Overall, the provision in the Bill has made good progress, but it is not the end of the matter. I hope the Minister can assure us that the operation of these changes will be kept under review and, if necessary, brought back to the House for further attention. I look forward to the Minister’s response.

Photo of Lord Offord of Garvel Lord Offord of Garvel Parliamentary Under Secretary of State (Department for Business and Trade)

Once again, I thank all noble Lords for their passionate and eloquent speeches. I turn to Amendments 126A, 126B and 127A in the name of the noble Lord, Lord Clement-Jones, and Amendment 127 in the name of the noble Lord, Lord Lucas, relating to reminder notices.

The purpose of these notices is to give consumers essential information about their next renewal payment, and how to end their subscription if they no longer want it. That is why they are only required ahead of certain payments being taken, where the consumer could alternatively avoid paying by exercising their right to end the contract. We believe reminder notices are particularly important for 12-month contracts that automatically renew, given that a consumer may commit to another full year of payments if they miss the opportunity to end their contract.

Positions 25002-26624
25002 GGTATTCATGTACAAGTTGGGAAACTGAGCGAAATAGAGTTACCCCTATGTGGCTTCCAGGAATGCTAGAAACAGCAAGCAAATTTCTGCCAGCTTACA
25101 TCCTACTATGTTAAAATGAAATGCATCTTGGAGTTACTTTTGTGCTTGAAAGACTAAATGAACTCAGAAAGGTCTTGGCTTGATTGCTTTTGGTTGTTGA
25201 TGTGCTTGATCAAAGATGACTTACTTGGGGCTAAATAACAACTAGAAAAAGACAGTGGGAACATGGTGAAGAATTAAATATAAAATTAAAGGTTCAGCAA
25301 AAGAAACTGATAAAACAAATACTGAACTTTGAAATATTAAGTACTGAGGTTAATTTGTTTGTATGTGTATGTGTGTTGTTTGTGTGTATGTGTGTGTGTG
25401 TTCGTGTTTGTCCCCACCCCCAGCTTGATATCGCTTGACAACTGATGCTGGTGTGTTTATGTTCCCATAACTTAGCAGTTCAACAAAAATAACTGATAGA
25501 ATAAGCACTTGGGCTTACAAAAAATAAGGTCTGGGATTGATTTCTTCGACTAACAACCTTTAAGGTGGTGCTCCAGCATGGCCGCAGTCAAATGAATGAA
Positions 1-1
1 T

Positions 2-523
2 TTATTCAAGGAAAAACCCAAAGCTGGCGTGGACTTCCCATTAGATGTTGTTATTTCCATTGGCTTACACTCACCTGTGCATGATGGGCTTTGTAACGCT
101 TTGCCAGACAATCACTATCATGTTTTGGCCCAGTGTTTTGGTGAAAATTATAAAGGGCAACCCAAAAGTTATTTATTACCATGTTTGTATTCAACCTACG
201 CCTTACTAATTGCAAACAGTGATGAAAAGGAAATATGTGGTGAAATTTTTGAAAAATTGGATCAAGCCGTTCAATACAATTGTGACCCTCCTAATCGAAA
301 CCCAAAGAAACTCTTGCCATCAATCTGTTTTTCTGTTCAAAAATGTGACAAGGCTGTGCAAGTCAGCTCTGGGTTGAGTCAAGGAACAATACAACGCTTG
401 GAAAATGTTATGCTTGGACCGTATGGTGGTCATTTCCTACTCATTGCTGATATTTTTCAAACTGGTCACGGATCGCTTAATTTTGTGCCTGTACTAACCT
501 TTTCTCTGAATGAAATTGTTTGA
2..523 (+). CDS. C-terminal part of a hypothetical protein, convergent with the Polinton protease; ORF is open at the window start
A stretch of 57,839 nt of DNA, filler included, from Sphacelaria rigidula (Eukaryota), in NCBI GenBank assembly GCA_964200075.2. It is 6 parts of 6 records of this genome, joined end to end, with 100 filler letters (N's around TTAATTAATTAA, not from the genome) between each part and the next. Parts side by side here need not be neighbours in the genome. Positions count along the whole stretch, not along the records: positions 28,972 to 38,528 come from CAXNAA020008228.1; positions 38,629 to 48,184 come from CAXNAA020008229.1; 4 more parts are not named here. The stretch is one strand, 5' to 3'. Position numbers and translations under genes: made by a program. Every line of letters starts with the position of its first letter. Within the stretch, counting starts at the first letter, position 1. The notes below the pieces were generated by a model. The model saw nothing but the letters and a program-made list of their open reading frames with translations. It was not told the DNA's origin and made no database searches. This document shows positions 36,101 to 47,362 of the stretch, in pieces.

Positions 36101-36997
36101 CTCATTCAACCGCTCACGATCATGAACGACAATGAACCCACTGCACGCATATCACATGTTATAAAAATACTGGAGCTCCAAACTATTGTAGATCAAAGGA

For such contracts, businesses will only need to send two reminder notices per year, with one other reminder required if the contract starts with a free trial. We believe this is reasonable and strikes the right balance between ensuring consumers are prompted to consider their ongoing subscription and ensuring businesses are not overburdened.

I turn now to Amendment 127, tabled by my noble friend Lord Lucas, and I thank my noble friend Lord Black for his contribution, also relating to reminder notices. I am grateful to my noble friend for his amendment and I agree with him that businesses must be able to provide other information in these notices, such as promotional or advertising material. It is, after all, a key means of engaging with customers. However, as drafted, this amendment would mean that, while the reminder notice must be clearly given, the essential information that must be contained in the notice could get lost in marketing material. Therefore, while the Government cannot accept the amendment in its current form, I commit to bringing forward government amendments at Third Reading which will seek to strike the right balance on this topic.